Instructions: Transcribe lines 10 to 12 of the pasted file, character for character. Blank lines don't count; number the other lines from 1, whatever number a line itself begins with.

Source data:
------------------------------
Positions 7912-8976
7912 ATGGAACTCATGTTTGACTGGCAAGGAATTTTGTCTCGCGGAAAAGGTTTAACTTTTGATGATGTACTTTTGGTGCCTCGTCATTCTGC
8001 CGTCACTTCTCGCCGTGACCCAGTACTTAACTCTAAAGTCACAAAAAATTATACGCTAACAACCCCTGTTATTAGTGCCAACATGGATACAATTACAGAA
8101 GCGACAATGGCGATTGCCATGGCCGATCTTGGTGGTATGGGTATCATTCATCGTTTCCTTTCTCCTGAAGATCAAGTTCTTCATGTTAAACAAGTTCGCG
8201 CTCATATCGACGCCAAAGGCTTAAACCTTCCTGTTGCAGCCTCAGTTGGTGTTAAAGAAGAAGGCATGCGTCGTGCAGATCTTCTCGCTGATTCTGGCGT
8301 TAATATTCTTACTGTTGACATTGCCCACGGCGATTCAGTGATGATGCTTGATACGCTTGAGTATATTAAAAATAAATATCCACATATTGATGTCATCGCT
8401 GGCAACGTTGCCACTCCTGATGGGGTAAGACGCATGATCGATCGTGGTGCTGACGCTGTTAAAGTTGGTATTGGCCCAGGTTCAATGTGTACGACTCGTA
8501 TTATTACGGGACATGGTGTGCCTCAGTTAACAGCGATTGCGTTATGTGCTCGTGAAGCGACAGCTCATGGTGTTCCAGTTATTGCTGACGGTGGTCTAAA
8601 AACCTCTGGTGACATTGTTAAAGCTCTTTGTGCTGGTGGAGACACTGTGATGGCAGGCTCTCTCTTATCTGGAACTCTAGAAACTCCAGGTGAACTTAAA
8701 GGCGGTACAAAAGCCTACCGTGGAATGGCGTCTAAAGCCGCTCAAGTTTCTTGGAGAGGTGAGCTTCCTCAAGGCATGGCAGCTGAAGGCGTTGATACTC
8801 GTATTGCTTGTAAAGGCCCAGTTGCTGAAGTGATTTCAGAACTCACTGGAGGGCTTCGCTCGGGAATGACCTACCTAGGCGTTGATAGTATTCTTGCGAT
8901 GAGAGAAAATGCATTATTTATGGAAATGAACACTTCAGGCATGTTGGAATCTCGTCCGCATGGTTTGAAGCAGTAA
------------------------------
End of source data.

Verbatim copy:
8701 GGCGGTACAAAAGCCTACCGTGGAATGGCGTCTAAAGCCGCTCAAGTTTCTTGGAGAGGTGAGCTTCCTCAAGGCATGGCAGCTGAAGGCGTTGATACTC
8801 GTATTGCTTGTAAAGGCCCAGTTGCTGAAGTGATTTCAGAACTCACTGGAGGGCTTCGCTCGGGAATGACCTACCTAGGCGTTGATAGTATTCTTGCGAT
8901 GAGAGAAAATGCATTATTTATGGAAATGAACACTTCAGGCATGTTGGAATCTCGTCCGCATGGTTTGAAGCAGTAA